Our plane touched down back in Atlanta, and those who know me well asked me one question about our trip to Guatemala, “So… did Ella speak Spanish?”
They have witnessed my dramatic anxiety over my daughter’s dual language development and knew this trip was a bit of the rubber saying “hello, road!”
The short answer is no. And it was a bit crushing.
Naturally, I find myself ready to throw in the towel. “We’ll just raise us a good monolingual, American girl and be done with it. I know a lot of those, myself included, and we’re not so bad.” Did I mention I can be dramatic?
It’s just that I really thought this trip would unlock her secret vault of Spanish language. After all, we’ve been really working to increase and diversify her sources: preschool Spanish class, church, her babysitter is a native speaker, and then there’s, you know… her papi!
But there she was, talking to her “Lita” (abuelita) in rapid-fire English. (Since she and I shared a room, I can attest that the chattering began promptly at 5am when I opened my eyes to meet hers and hear “Mama, what is this picture on my sheets?” Lord, help me!)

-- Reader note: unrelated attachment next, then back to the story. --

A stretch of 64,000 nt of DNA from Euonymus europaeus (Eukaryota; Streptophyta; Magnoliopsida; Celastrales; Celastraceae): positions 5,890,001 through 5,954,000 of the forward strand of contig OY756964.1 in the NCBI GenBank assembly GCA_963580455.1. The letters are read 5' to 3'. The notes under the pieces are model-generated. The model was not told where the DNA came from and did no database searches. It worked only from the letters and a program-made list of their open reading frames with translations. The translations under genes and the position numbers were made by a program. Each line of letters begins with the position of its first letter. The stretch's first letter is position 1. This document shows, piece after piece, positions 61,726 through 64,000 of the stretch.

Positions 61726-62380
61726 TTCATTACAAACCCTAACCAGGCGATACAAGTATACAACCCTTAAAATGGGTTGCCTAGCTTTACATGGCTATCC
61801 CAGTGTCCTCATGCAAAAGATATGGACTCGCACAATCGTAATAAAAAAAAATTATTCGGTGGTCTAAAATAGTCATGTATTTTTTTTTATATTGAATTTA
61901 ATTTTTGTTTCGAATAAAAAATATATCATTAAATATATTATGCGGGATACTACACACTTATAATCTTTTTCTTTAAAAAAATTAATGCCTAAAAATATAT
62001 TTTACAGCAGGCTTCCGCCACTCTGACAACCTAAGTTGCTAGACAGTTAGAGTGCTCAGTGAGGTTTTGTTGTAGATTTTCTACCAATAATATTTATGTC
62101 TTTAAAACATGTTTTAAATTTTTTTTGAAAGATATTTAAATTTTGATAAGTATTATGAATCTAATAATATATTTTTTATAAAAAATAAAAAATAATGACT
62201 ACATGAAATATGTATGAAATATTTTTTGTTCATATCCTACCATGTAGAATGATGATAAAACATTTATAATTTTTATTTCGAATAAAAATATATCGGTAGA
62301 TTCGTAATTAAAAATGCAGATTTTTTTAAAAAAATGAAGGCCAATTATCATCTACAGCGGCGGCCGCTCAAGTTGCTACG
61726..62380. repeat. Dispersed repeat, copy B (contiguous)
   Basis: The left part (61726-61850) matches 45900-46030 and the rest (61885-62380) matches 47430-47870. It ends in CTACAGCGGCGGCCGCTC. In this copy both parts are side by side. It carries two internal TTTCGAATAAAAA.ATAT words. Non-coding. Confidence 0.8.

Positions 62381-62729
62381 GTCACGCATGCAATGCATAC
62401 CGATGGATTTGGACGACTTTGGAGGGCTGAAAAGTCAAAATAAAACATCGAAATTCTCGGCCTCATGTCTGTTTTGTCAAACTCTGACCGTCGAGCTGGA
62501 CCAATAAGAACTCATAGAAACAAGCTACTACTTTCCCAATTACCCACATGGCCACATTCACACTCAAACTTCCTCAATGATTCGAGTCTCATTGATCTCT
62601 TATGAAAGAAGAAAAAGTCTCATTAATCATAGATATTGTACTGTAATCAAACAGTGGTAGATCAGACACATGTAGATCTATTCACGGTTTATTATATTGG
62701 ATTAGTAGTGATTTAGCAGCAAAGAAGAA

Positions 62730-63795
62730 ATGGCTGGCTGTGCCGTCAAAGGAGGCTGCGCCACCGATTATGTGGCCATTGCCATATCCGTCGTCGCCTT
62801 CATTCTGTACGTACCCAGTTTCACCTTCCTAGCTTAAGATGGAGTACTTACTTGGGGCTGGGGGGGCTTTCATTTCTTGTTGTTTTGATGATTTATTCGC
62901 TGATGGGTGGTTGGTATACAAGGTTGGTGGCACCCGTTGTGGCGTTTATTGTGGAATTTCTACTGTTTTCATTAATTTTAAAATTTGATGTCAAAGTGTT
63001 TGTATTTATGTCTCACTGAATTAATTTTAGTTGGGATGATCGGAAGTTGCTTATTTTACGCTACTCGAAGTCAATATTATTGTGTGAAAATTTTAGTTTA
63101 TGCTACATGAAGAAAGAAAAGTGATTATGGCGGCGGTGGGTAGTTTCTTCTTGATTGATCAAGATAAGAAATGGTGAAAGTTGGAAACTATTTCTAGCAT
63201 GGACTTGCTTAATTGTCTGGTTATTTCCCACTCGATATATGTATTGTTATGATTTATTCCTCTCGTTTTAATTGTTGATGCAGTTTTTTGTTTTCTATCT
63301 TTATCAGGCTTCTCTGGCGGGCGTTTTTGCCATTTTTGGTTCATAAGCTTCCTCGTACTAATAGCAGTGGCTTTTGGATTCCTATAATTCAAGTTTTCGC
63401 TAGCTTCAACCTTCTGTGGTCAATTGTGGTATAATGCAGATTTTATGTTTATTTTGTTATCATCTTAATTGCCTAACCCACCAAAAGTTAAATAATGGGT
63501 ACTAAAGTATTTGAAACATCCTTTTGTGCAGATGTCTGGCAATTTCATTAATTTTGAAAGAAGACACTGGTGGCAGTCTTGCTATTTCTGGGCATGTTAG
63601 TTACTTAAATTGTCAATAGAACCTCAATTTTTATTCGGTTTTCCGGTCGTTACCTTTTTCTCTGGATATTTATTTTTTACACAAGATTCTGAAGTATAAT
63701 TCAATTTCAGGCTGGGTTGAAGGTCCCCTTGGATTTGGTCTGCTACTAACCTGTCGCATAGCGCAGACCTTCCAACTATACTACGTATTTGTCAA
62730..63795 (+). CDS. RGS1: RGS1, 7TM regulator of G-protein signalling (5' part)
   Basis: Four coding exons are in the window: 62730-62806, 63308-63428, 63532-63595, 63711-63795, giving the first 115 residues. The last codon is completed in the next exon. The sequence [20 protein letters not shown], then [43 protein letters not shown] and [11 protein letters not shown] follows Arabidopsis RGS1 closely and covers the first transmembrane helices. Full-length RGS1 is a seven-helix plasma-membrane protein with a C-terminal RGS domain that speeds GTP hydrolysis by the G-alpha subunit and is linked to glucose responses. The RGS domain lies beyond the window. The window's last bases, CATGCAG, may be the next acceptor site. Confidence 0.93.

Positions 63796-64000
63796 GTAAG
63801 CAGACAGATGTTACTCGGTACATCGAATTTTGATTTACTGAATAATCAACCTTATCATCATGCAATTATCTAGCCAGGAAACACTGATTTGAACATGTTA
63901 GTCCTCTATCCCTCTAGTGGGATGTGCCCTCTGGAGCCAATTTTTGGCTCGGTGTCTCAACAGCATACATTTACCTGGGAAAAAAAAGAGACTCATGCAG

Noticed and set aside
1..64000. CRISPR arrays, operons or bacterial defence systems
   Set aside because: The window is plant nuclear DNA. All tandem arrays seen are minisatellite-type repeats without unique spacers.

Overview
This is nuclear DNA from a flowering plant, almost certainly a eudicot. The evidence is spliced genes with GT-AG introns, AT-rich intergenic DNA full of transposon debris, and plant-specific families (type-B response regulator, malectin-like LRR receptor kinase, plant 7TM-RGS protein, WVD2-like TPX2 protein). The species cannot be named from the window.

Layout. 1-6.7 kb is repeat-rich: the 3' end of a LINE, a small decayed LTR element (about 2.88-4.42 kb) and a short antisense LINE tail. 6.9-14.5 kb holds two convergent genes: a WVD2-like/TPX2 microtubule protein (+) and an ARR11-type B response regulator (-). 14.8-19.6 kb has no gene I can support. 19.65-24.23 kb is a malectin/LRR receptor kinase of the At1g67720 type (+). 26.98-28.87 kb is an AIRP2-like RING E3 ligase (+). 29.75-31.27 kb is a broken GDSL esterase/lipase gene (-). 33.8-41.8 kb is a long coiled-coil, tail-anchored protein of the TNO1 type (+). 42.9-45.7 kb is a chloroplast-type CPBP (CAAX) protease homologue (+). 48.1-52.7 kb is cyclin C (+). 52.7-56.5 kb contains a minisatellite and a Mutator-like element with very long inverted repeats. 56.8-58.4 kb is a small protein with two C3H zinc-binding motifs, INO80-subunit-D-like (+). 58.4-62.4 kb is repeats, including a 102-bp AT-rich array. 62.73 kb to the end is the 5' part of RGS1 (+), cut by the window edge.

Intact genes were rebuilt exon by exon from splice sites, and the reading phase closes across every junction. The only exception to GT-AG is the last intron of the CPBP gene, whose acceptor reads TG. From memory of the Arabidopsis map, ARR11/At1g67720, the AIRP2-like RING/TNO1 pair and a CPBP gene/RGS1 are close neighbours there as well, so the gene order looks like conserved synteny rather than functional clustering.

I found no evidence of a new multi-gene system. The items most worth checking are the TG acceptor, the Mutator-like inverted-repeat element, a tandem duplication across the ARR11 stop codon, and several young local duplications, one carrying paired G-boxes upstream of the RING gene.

We started this bilingual journey with her, and Billy and I are both committed to it. But man alive, I underestimated how delayed the pay off of seeing her converse in a second language would be.
It was hard to watch her frustration as she wasn’t always understood and to know the desire our family has to communicate with her easily.
Although, I also recognize that no one communicates with a toddler seamlessly. Just this afternoon, she backed me into a conversational corner and I heard myself saying, “If our car is at home, what are we inside of?”
Overall, the trip was a wonderful time for her (and all of us) to enjoy time with family, eat a lot of frijoles and to have many conversations about seat belts: who was wearing them, who wasn’t, why people were or were not wearing seat belts.
As I keep learning, raising bilingual kids requires constant recommitment. So we stocked up on books and once again, we are looking for ways to keep up the Spanish and eagerly looking for those moments when she lets us know she’s getting it.
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